The essential facts are undisputed. In the dog fighting case, No. 10-30053-04-MJR, Defendant Page requested the appointment of counsel, and attorney Rodney Holmes was appointed to represent Page in accordance with 18 U.S.C. § 3006A(a), due to Page's purported inability to afford counsel, as evinced by his financial affidavit. In the perjury case, No. 10-30136-MJR, Page did not formally request the appointment of counsel, nor did he submit an additional financial affidavit-- to have done so would have either proved the perjury charge, or subjected him to additional criminal liability. However, Page also did not waive counsel. Therefore, in accordance with Section 3006A(1)(b), the Court properly appointed attorney Paul Sims to represent Page in the perjury case. In the dog fighting case, $4,287.50 was expended from the Treasury for CJA representation, before Page retained counsel. (Doc. 77). In the perjury case, $6,389.14 was expended from the Treasury for CJA representation. (Doc. 42).

Title 18 U.S.C. § 3006A(c) provides in pertinent part: If at any time after the appointment of counsel...the court finds that the person is financially able to obtain counsel or to make partial payment for the representation, it may terminate the appointment of counsel or authorize payment as provided in subsection (f), as the interests of justice dictate.

Title 18 U.S.C. § 3006A(f) further provides:

Whenever ...the court finds that funds are available for payment from or on behalf of a person furnished representation, it may authorize or direct that such funds be paid to the appointed attorney...or to the court for deposit in the Treasury as a reimbursement to the appropriation. . . .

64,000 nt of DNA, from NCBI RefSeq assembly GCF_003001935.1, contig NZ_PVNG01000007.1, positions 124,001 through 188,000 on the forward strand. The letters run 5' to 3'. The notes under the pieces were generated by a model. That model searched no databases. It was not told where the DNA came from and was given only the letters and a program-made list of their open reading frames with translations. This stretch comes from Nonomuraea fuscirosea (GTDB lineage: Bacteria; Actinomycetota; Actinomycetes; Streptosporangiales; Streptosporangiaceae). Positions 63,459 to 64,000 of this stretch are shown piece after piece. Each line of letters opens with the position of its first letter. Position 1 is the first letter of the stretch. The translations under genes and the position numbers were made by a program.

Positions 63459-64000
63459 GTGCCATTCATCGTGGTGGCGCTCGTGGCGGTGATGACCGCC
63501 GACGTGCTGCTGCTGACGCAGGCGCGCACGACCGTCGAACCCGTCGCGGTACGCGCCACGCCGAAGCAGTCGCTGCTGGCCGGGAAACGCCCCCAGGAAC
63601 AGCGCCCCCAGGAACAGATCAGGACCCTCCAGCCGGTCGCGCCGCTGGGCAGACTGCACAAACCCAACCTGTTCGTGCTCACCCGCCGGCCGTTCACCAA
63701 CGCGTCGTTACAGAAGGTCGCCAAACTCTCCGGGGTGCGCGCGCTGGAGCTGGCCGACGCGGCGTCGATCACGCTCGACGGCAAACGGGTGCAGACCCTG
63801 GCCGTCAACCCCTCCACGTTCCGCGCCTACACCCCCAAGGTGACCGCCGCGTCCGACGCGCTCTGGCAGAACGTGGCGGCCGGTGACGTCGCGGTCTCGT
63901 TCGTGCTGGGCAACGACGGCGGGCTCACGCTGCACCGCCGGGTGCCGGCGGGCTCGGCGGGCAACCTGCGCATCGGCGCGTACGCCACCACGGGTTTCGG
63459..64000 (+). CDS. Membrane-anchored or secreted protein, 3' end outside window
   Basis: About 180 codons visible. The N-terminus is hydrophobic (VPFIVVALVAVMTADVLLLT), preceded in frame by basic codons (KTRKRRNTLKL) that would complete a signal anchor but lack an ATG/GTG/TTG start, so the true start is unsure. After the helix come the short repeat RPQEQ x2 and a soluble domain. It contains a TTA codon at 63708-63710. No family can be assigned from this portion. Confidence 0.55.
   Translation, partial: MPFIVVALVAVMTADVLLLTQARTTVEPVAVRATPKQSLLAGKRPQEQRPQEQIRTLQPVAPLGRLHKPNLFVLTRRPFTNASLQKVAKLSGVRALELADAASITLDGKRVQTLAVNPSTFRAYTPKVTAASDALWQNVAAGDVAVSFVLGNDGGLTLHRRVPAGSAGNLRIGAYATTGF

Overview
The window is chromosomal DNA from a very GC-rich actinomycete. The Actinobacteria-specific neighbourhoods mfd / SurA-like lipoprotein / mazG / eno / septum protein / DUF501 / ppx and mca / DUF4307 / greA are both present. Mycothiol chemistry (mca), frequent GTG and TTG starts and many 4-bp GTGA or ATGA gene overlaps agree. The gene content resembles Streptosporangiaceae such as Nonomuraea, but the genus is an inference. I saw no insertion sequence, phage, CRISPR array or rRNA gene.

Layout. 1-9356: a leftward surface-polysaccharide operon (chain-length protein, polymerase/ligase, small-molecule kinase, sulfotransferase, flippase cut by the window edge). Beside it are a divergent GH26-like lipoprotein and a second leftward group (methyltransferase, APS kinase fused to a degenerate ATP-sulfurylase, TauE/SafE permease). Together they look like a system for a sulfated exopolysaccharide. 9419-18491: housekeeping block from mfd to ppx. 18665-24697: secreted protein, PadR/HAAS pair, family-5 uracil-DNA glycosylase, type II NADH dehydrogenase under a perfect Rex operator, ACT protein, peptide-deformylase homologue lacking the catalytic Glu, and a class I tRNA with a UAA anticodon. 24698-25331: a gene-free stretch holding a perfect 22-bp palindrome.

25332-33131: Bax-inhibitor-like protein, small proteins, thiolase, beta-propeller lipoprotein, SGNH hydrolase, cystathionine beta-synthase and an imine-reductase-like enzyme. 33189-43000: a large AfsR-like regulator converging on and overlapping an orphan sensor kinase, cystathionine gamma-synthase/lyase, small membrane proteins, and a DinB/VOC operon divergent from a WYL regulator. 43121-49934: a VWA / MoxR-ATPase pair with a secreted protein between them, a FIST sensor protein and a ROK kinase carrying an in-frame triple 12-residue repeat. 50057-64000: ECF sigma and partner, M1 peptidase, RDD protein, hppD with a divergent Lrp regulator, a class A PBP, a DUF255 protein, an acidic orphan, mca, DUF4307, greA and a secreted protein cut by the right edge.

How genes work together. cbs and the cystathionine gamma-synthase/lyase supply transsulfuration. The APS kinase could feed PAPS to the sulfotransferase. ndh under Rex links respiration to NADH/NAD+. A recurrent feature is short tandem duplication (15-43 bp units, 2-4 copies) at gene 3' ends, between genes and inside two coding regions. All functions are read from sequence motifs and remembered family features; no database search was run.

Thus, the Court has authority to order reimbursement for the cost of representation, if the Court finds that the defendant is currently able to make such a payment. U.S. v. Allen, 596 F.2d 227, 232 (7th Cir. 1979) (Section 3006A(f) gives the Court authority to order reimbursement); U.S. v. Jiminez, 600 F.2d 1172, 1174 (5th Cir. 1979) (Sections 3006A(c) and (f) are drafted in terms of current ability to pay). It is the defendant's burden to prove his financial inability to retain counsel. U.S. v. Lefkowitz, 125 F.3d 608, 621 (8th Cir. 1997).

Page's false financial affidavit indicated that Page earned $7,000 per year as a substitute teacher, and he owned property valued at no more than $7,000. However, the Government has produced uncontroverted evidence that Page owns multiple properties with a total value of approximately $397,756. (See 10-30136 Doc. 27-1--27-4). Based on a public records search, Probation valued Page's many properties at $770,985. (Doc. 184, pp. 22-23). Page refused to provide Probation with any financial information and he did not sign a release so a credit report could be obtained. However, it is noted that Page retained a team of attorneys to represent him in the dog fighting case. Therefore, the preponderance of the evidence supports the conclusion that Page could always afford counsel, and there is nothing to suggest that Page does not currently have the ability to fully reimburse the Treasury for the $10,676.64 expended for his representation in the two cases.

IT IS THEREFORE ORDERED that the Government's motions to determine Defendant Page's funds pursuant to 18 U.S.C. ยง 3006A(f), filed in United States v. Thadius Page, Case No. 10-30053-04-MJR (Doc. 171), and United States v. ...